ERE thanks for Adding Maureen to your Authors List —

    Maureen thanks for the piece. Very enlightening.


  2. Thanks for an enlightening article – would like to see more on your processes as a sourcer, tips for getting in, etc.

  3. This article is something that I always believed in. I’ve always said that you need to be a good sourcer/sourcess if you want to be a good recruiter. This is an article I’m forwarding to everyone in my org. A nice one……worth giving some time to read

  4. The following just turned up on the Sourcers Unleashed group on Yahoo. It is another sourcer?s interpretation of the effectiveness of names sourcing and it succinctly tells a story:

    Jami, In response to your question: ‘So where is the line of demarcation to fairly evaluate the work quality (not quantity) of both the sourcers and recruiters? Is it possible? ‘

    Having been both a Recruiter and now a full time Sourcer I think I can answer your question. From a sourcing point of view quality should be measured by how accurate the information provided matches what was asked for. For example, if I am asked to identify Audit Managers out of CPA firms in the Chicago area and I give you a list of 50 names, your recruiters will easily be able to tell you about the quality of my work. Either the 50 names fit the criteria or they did not. Now if your search is calling for an Audit Manager who is a CPA with at least 10 years of experience overall and 5 years experience supervising a group of 4+ employees, this is not the type of list that a Name Sourcer is going to give you. Of the 50 names I gave you on the list of Audit Managers in CPA firms in the Chicago area, maybe half will actually be CPA’s and half of those may have the minimum required amount of experience you are looking for. But determining education levels, certifications and years of specific experience is a recruiting function not a sourcing function. So it is entirely possible that I gave you a list that is 100% accurate per the criteria I was given yet less than 25% of those names will meet the requirements of your search. The whole point is to ask for enough quantity from the Name Sourcer so that your Recruiters can pull out a satisfactory slate of candidates from that list.

    What often happens is that the name sourcer is given criteria that is too general or too vague. A good name sourcer will not start a project until the criteria is specific enough so that the quality of the results can be easily and accurately measured once the recruiters start calling through the list. Another problem is that not enough quantity was asked for to ensure a reasonable good chance that a qualified candidate can be found within the given list. If you only ask for 20 – 25 names that may not be enough to ensure filling out a slate of qualified candidates to present to your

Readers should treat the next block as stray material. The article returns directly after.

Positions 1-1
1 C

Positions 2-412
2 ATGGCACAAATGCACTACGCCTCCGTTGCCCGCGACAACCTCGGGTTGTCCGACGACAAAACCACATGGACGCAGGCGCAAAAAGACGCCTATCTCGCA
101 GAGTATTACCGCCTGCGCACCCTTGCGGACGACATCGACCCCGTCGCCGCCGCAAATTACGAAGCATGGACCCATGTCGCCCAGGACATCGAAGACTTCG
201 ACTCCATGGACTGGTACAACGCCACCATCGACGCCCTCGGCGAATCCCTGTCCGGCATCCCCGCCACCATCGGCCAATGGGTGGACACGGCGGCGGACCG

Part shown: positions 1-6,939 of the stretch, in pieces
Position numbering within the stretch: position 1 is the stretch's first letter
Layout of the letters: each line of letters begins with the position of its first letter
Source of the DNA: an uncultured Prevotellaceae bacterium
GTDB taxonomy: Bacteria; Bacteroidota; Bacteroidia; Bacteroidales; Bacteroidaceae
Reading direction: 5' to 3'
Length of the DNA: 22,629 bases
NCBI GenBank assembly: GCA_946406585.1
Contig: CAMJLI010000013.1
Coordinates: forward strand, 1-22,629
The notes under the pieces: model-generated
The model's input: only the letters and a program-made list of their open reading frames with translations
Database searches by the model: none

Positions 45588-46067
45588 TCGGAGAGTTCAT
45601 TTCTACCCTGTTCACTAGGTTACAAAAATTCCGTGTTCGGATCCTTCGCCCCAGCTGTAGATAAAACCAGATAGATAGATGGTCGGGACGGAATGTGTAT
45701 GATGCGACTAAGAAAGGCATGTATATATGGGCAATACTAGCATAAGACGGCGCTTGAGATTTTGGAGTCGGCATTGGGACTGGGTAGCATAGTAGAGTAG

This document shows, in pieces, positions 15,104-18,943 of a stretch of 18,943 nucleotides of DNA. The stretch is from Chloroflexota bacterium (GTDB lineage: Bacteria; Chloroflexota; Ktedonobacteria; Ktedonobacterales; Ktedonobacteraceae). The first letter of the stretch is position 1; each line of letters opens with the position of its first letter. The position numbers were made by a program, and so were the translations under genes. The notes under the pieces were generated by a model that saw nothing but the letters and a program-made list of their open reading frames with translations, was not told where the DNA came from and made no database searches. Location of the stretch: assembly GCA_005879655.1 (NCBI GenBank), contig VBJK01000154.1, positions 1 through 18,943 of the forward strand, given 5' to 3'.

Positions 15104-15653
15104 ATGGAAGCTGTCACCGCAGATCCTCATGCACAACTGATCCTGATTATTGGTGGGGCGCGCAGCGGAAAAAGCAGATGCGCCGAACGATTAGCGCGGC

client. As far as quantity goes a good name sourcer should be able to produce on average 4 – 5 on target names per hour of assigned research.

    I often find with my Corporate Clients that they initially have unrealistic expectations of name sourcing. I have learned over time that it is critical to ask a lot of questions and get specific target companies and target titles that I am going to source and also to make sure that my client has realistic expectations of the list that I am going to produce for them.

    Tom Cook
    T.A.Cook Associates
    Ph# 847-462-0333
    Fax# 847-462-0373

  5. Another Answer: I totally agree with your assessment. Having been a Names Sourcer for the past ten years I have come upon the same set of problems you have outlined. Sourcing and Candidate Development (Pre-screening/qualifying) are totally separate
    functions, with two different pricing structures.

    In researching, what quickly becomes clear, is that setting and agreeing to the parameters of your search is paramount. I also create a dialog (which I submit to the recruiter prior to beginning the search) that will both help me locate the appropriate candidate by title or job function and allow the recruiter to make any adjust in direction that he may deem necessary. When partnering with the recruiter in this way, he/she has an opportunity to help me navigate to the right department and the most appropriate candidate(s). It also serves as great clarifier in any potential dispute over what had been requested at the outset.

    Your suggestions of a quantity of 4-5 names per hour given today’s technology is also very realistic. In the years before centralized switchboards and totally automated phone systems that quota was as high as 7-8 because a good Sourcer could talk their way
    past most gatekeepers. Now we must lean more heavily on the Internet to provide names into a corporation or reveal creative avenues of infiltration, all of which takes considerably more time to accomplish. Cold calling will always give the best result when seeking passive candidates, however.

    I think some Corporate clients unrealistic expectations may come, in part, from those Sourcers who simply generate a flow of names through Internet Harvesting or outdated databases. It’s easy to capture 100 names from a database or the Internet. However, it is my contention that most databases more than 6 months old will contain enough errors to render them obsolete and names culled from the Internet can be 3-5 years old. It’s no wonder recruiters feel they have been ripped off. No name should ever be forwarded to a client that has not been either obtained or verified the day it was sent. Any thing else is irresponsible.

    One last thought. Any working relationship benefits from the trust that is established over time. I would advise any client to find a researcher who gives them the best value for their research dollar and stick with them. That way, we all win.

    Bonnie Boyd
    Boyd Research Services